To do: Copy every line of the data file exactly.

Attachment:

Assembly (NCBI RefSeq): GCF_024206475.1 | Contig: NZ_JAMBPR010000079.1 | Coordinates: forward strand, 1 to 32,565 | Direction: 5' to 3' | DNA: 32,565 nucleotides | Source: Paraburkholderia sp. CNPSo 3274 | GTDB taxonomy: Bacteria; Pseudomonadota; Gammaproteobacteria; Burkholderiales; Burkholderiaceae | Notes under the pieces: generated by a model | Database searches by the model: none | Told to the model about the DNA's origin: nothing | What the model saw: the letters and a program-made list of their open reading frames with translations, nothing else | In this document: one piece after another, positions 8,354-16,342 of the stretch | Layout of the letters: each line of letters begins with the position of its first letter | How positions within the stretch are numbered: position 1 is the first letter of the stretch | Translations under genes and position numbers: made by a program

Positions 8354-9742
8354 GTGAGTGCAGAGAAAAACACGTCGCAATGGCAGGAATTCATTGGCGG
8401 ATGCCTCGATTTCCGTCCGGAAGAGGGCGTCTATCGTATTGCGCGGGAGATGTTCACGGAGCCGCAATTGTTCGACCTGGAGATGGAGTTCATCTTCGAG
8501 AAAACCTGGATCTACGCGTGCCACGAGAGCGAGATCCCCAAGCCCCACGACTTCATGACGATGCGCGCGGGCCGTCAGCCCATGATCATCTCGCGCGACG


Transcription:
Assembly (NCBI RefSeq): GCF_024206475.1 | Contig: NZ_JAMBPR010000079.1 | Coordinates: forward strand, 1 to 32,565 | Direction: 5' to 3' | DNA: 32,565 nucleotides | Source: Paraburkholderia sp. CNPSo 3274 | GTDB taxonomy: Bacteria; Pseudomonadota; Gammaproteobacteria; Burkholderiales; Burkholderiaceae | Notes under the pieces: generated by a model | Database searches by the model: none | Told to the model about the DNA's origin: nothing | What the model saw: the letters and a program-made list of their open reading frames with translations, nothing else | In this document: one piece after another, positions 8,354-16,342 of the stretch | Layout of the letters: each line of letters begins with the position of its first letter | How positions within the stretch are numbered: position 1 is the first letter of the stretch | Translations under genes and position numbers: made by a program

Positions 8354-9742
8354 GTGAGTGCAGAGAAAAACACGTCGCAATGGCAGGAATTCATTGGCGG
8401 ATGCCTCGATTTCCGTCCGGAAGAGGGCGTCTATCGTATTGCGCGGGAGATGTTCACGGAGCCGCAATTGTTCGACCTGGAGATGGAGTTCATCTTCGAG
8501 AAAACCTGGATCTACGCGTGCCACGAGAGCGAGATCCCCAAGCCCCACGACTTCATGACGATGCGCGCGGGCCGTCAGCCCATGATCATCTCGCGCGACG